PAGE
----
Back Up Your Work

So, a couple of weeks ago my laptop died. Sure, that happens, right?

Buuuut I didn’t back up a single thing. So when my laptop died it took all of my writing – all the poetry, all the chapters, all the bad fanfic that I loved anyway – screaming into the void with it.

So. Go back up your stuff. Back it up right now.

Seriously.

 

Iain Pears’ Arcadia

I recently read Arcadia, by Iain Pears. It’s a good book, a great book even, but I still have mixed feelings about it.

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Here’s the publisher’s blurb:

Three interlocking worlds. Four people looking for answers. But who controls the future—or the past?

In 1960s Oxford, Professor Henry Lytten is attempting to write a fantasy novel that forgoes the magic of his predecessors, J. R. R. Tolkien and C. S. Lewis. He finds an unlikely confidante in his quick-witted, inquisitive young neighbor Rosie. One day, while chasing Lytten’s cat, Rosie encounters a doorway in his cellar. She steps through and finds herself in an idyllic, pastoral land where Storytellers are revered above all others. There she meets a young man who is about to embark on a quest of his ownand may be the one chance Rosie has of returning home. These breathtaking adventures ultimately intertwine with the story of an eccentric psychomathematician whose breakthrough discovery will affect all of these different lives and worlds.

Dazzlingly inventive and deeply satisfying, Arcadia tests the boundaries of storytelling and asks: If the past can change the future, then might the future also indelibly alter the past?

It’s got a dystopic future, a Narnia-like pastoral land, and 1960’s England – all the best things – rolled into one story. The way you are introduced to the effect of a character’s choices before you see the action occur is clever. The way the narrative coils in upon itself as you read is brilliant.

But – but – I spent the whole time thinking, “I’m not smart enough to read this book,” and wishing I could read it in one go rather than in bits and parts in between all the other things I have to do. Arcadia is a book that demands things of you. Your time, your undivided attention. And that’s not bad, in case I’m making it sound bad. But, if you’re going to read it, do it when you have a solid block of time to devote to it. It’s not a book to pick up for 15 minutes on your break, or for half an hour before bed.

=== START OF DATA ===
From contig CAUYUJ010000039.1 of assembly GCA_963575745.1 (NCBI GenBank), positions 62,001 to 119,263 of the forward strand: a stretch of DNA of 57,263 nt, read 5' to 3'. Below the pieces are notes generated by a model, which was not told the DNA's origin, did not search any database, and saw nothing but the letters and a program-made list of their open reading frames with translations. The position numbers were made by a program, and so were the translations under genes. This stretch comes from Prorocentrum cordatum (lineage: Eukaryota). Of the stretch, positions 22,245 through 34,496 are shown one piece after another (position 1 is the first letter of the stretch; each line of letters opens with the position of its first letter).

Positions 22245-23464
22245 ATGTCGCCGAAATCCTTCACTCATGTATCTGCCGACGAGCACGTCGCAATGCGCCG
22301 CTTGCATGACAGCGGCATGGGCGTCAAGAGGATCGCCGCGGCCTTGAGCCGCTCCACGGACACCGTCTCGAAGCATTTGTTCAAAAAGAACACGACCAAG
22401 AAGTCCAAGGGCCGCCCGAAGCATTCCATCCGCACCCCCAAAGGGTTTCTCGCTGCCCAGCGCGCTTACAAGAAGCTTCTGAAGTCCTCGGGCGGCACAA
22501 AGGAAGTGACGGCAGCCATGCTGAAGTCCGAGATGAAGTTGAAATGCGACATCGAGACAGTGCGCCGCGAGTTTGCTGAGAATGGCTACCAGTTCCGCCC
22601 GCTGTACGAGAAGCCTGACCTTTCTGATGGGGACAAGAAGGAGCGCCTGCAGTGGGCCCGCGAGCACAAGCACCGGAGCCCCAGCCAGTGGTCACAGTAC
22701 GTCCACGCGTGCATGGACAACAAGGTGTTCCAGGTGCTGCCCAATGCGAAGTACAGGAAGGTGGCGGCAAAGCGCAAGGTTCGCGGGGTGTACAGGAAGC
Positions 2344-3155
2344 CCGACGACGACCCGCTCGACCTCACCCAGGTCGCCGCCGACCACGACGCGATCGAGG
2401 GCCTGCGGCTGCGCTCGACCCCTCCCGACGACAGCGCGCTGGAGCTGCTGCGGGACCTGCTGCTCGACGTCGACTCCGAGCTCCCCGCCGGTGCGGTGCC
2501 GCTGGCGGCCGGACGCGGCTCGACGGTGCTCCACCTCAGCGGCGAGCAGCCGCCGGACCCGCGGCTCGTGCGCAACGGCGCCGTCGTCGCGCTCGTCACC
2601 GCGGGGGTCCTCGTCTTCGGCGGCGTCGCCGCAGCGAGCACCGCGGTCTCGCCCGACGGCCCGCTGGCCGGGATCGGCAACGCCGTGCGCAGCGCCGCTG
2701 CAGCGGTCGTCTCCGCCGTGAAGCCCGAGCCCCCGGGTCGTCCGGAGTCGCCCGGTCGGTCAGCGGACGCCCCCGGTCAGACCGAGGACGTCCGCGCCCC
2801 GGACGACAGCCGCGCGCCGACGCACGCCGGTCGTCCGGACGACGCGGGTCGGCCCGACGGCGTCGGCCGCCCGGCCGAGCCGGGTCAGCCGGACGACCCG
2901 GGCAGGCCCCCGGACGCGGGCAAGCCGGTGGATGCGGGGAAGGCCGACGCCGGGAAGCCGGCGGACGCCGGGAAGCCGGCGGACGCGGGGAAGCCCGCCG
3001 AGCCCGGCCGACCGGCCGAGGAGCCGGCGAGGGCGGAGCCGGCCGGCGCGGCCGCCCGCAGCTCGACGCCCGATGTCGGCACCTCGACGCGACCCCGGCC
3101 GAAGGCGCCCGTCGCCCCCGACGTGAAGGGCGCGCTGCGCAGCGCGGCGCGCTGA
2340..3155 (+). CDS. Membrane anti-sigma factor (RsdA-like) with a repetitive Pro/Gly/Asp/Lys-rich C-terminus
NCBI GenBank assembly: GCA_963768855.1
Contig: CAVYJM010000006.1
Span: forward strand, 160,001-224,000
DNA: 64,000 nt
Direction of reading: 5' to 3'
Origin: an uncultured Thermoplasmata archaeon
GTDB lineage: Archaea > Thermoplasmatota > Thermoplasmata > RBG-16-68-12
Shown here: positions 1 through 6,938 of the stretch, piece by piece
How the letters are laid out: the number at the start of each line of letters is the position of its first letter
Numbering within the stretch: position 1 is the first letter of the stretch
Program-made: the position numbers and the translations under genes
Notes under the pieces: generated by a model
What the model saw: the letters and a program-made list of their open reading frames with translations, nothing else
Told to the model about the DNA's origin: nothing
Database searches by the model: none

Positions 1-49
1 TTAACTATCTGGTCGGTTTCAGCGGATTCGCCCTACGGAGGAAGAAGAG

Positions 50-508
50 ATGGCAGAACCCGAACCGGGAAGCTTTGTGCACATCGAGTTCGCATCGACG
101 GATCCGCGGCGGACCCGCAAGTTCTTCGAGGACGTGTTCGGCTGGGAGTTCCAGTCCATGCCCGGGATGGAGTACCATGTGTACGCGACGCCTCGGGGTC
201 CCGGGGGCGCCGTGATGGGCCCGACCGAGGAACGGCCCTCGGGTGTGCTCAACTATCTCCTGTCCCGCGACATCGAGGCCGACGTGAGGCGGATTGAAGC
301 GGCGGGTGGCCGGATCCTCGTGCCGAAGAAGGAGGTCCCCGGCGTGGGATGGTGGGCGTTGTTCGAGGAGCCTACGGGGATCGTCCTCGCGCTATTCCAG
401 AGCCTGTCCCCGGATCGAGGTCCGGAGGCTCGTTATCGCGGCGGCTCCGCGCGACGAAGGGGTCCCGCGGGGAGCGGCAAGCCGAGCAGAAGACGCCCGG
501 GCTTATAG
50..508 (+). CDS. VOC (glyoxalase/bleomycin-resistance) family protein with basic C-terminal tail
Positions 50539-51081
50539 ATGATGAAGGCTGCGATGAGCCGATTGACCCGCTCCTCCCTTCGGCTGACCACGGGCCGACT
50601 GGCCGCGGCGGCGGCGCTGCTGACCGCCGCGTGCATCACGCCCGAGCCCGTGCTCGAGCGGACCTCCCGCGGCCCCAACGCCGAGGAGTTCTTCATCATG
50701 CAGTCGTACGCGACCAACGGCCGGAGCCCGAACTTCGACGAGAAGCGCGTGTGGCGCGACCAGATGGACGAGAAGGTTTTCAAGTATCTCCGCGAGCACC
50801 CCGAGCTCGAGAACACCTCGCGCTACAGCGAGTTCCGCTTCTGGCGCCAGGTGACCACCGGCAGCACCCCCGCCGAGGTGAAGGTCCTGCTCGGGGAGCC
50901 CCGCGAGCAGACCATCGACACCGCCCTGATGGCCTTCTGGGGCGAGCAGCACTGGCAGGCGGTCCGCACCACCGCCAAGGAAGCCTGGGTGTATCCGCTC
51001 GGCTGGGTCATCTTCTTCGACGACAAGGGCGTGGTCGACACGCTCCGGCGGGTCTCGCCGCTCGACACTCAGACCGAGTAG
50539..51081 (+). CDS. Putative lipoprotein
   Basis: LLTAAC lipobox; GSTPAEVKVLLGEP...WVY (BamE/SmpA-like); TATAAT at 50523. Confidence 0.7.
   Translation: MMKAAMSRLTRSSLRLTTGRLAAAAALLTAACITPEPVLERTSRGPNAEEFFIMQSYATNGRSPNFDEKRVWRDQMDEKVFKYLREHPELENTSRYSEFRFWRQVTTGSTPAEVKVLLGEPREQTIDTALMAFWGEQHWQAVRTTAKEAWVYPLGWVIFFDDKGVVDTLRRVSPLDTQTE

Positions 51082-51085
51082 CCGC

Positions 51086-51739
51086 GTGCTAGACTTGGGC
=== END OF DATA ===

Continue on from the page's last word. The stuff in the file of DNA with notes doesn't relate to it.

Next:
Interestingly, the book was written to be read as an app for iPhone and iPad. You can read the ten strands of the narrative separately and each is a complete story. You can read bits of each – whatever you like. I think this format would have better fit my needs and made the experience more enjoyable.

Should you read it? Absolutely. At first it sounds like a weird kitchen-sink mish-mash of sci-fi and fantasy, but it absolutely works in the end.

 

Robert J. Sawyer Does it Again

I got my hands on an ARC of Robert J. Sawyer’s new book Quantum Night.

quantum-night-cover

It’s funny, I was just saying to one of my customers that it had been a while since the last RJS book and *boom* there it was. When it was delivered to my workplace I was giddy with excitement – my coworker asked me if I needed a moment to be alone with the book.

Yes, I said.

Seriously, Robert J. Sawyer can tell a story. And it has been several years – his last book, Red Planet Blues came out in 2013. No biggie if we’re talking George R. R. Martin, but for a prolific guy like Robert Sawyer that’s a long time.

I loved this book. Loved it. It had all the things I’ve come to expect in a Robert Sawyer book – well researched high concept science fiction, interesting characters, Canadiana, philosophy jokes.  If you’ve liked his previous work, you’ll like this one. If you haven’t read anything by Robert J. Sawyer, why the hell not? Reading his books is like riding a water slide; you jump in one end and whoosh through the twists and turns until you pop out the other side.

Quantum Night comes out March 1, 2016 and from one sci-fi fan to another I highly recommend you buy it.

 

RaMJacks

Rick and Morty Pumpkin Stencils

Seriously.

It’s not Fall yet, I know, but I love me some Halloween. And my newest obsession is Rick and Morty. If you Googled your way here you don’t need me to tell you how awesome that is. If not, then feast your ocular appendages on this:

But it gets better! Adult Swim has posted Rick and Morty pumpkin stencils on their website. You can choose from Mr. Meeseeks, Rick, or Morty.

RaMJacksCheck out these examples by reddit user /u/OzmaofAK

Now go make your own. They are the best thing ever.

Seriously.

GFRnM

Gravity Falls X Rick and Morty: Callback or Coincidence?

I noticed something just now while watching Auto Erotic Assimilation. Just a throwaway piece of animation:

Rick_and_Morty_Season_2_Episode_3_Auto_Erotic_Assimilation_Full_Screen_720p_HDIt reminded me of this little bit of twin humour in Gravity Falls:

Gravity_Falls_SDCC_2015_Look_AheadCoincidence? Yeah maybe. I have no idea if the production schedules would have allowed this to happen on purpose, but it still makes me smile. And, I mean, the two shows have done this before:

So, in conclusion, I’m bored and it doesn’t take much to amuse me…

 

TardisRingYum

TARDIS Engagement Ring is the Best Thing Ever.

If you’re a Whovian getting married, or know a Whovian getting married, you need to check out this gorgeous TARDIS engagement ring for sale on Etsy. Check. It. Out. Etsy user dtekdesigns offers quite possibly the best TARDIS ring I have ever seen. Unlike some other designs, which only suggest a vaguely TARDIS-like vibe, this one is the freakin’ TARDIS.

TardisRingYumTardisRingYum2TardisRingYum3OtherTardisRing

With a selection of materials ranging from Sterling Silver priced at $1100 USD to Platinum at $3000 USD, there’s one for every budget.

Except mine.

Is there one made of used beer bottles?

dtekdesigns also offers a TARDIS pendant, Star Wars themed light saber rings and a selection of other delightful wares. You should definitely go and have a look: they are the best thing ever.

Source: Etsy (via the Mary Sue)

sousveillance